The following is taken from PEU1 339.8:

May/might have ... can sometimes refer to the present or future.

#1 I'll try phoning him, but he may have gone out by now.

#2 By the end of this year I might have saved some money.

For #2, I think it would create ambiguity without context:

It could refer to my expectation that I am likely to have saved some money by the end of this year. I think this is what it's intended to mean here.

But it could also stand for a hypothetical situation where it would have been possible for me to save some money by the end of this year if I hadn't spent a lot on my new Audi.

Is my understanding correct?

If my understanding is correct, then is it possible to substitute could have for might have with meaning unchanged?

#3 By the end of this year I could have saved some money.

Is #3 also ambiguous without context? It could refer to an attainable expectation or a possibilty that will not be able to come true.

Or, to put it another way, can could have be used to express factual possibility without time restraints just like might/may have in #1 and #2, both meaning "by the end of this year I will possibly have saved some money."?

1. PEU = Michael Swan's, Practical English Usage.

  • It's not about "will have" vs "could have". That's not what I'm asking here. As I said, without context it's ambiguous. @user3169
    – Kinzle B
    Commented Jul 3, 2014 at 5:13
  • Take a gander: ell.stackexchange.com/questions/24463/… @user3169
    – Kinzle B
    Commented Jul 3, 2014 at 5:47
  • OK I'll reconsider this one.
    – user3169
    Commented Jul 3, 2014 at 5:49
  • I'm having difficulty with the usage of save, a word which is in itself ambiguous. To me, to save money means either (a) I save money on a purchase when I buy a TV for $349 instead of $449 (even though I might spend the $100 saved on something else) or (b) I keep some money, as in a bank. "Save your money, don't spend it." Whereas, for me, to save up money or to put away money or to stash away money means to accumulate money. Thus, one can save up some money by saving it rather than spending it. The ambiguity confounds the question, for me.
    – user6951
    Commented Jul 4, 2014 at 15:34
  • In Economics, what you saved is used to consume or to invest. @CarSmack
    – Kinzle B
    Commented Jul 4, 2014 at 15:47

2 Answers 2


I do not think that #2 is ambiguous without context. It means the first thing that you suggested.

You could make that sentence mean the hypothetical situation that you mentioned, but that would require context. With no context, though, nobody would think it meant that.

The same is true of your sentence #3. Without context, it means simply that it is possible that when the year is over, you will have saved some money. You could add context, though, to change the meaning to your other interpretation.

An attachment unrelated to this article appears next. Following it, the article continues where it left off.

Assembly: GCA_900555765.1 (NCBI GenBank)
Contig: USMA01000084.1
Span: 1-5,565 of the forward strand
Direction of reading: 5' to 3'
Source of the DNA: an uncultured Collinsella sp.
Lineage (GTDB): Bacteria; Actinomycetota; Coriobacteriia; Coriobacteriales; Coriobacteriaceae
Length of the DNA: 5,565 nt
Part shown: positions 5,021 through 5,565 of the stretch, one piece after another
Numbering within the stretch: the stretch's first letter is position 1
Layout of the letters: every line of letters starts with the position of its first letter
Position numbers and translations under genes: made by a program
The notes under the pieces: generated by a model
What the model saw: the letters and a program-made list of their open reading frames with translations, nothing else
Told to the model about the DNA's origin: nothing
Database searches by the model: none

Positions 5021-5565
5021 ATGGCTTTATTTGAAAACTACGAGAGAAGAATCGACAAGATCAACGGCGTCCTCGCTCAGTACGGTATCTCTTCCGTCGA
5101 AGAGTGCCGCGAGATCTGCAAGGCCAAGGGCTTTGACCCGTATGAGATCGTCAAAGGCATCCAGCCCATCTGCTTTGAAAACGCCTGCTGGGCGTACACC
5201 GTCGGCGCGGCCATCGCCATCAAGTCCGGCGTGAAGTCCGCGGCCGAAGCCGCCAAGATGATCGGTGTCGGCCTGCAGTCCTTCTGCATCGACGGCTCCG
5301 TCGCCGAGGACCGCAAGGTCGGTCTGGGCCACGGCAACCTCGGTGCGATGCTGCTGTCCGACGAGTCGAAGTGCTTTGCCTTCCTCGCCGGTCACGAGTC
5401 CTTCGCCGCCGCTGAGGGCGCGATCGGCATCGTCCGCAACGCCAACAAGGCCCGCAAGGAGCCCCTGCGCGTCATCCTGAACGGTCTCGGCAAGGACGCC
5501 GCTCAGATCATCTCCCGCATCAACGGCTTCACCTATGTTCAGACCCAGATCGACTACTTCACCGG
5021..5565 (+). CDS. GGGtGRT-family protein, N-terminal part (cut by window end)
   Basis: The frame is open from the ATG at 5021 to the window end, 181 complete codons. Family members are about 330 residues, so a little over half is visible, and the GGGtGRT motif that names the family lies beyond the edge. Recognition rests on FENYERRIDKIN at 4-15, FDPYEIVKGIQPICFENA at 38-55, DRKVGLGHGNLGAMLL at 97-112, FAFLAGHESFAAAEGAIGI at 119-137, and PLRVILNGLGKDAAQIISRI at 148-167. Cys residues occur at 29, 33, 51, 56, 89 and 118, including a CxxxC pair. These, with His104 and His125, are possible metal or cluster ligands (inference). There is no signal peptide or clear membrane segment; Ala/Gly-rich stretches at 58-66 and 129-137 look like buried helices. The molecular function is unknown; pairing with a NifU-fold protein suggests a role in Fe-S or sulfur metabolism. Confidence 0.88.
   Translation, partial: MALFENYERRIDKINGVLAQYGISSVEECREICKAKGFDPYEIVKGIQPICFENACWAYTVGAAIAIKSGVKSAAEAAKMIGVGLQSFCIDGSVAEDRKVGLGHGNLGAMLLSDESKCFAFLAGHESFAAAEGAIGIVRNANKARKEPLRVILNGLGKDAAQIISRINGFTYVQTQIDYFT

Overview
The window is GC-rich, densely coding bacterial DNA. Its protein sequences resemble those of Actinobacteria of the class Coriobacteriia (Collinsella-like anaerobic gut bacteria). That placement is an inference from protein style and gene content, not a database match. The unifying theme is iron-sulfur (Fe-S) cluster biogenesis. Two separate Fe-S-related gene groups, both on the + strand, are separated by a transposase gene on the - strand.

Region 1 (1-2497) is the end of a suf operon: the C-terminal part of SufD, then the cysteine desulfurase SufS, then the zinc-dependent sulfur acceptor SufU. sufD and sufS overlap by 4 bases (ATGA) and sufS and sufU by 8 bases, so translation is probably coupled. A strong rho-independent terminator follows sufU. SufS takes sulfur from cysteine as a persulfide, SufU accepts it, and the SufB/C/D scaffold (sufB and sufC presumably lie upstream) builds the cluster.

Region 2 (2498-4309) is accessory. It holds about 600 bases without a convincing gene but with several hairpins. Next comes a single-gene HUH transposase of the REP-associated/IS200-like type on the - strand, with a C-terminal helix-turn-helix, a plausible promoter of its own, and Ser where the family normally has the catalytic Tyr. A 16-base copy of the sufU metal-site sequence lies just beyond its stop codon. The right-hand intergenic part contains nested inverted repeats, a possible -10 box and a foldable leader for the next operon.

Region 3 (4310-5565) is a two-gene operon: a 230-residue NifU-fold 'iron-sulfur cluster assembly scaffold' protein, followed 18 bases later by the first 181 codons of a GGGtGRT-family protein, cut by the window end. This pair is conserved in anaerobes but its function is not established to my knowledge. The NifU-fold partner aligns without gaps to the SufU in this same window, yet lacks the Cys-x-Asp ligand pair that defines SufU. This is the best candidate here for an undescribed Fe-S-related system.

• Does #2 and #3 sound awkward to a native speaker?
    – Kinzle B
    Commented Jul 3, 2014 at 9:05
  • #2 is not awkward. #3 is perhaps a bit awkward but not horrible.
    – Daniel
    Commented Jul 3, 2014 at 9:15
  • @ZhanlongZheng I find #3 a little awkward too as a native speaker. Although, if I say: "By the end of the year I could have saved some money." It feels a little better, but theres still something funny feeling about the way the tenses are mixed. "I could save some money by the end of the/this year" feels much more natural, I find. Commented Jul 3, 2014 at 16:24
  • The tenses are also mixed in "By the end of this year I might have saved some money." Why isn't that awkward? @EyeOfTheHawks
    – Kinzle B
    Commented Jul 3, 2014 at 16:32
  • I'm not sure. It just doesnt feel as odd as 'could' does. I'd like to hear @Daniel take on this. Commented Jul 3, 2014 at 16:35

I strongly disagree with Daniel's answer.

No.2 is ambiguous. Of course context gets rid of ambiguity. That is the whole point. I agree that the two possible readings of expectation and hypothetical are both good here.
Maybe one is less common, but you can't just say that because one meaning is less obvious or wouldn't be used as much that it is not an an ambiguous sentence.
There is ambiguity because the sentence could be interpreted two ways, and to distinguish them you would need context. Modals are often ambiguous in this way, and the only way to clear these things up are context. If that sentence was taken out of context, you may think it means one thing and wouldn't think of the other... but if you were asked "is this ambiguous?" you should be able to see the possibility for ambiguity there and create a context in your head where a second meaning might arise. If this cannot be done, there is no ambiguity.

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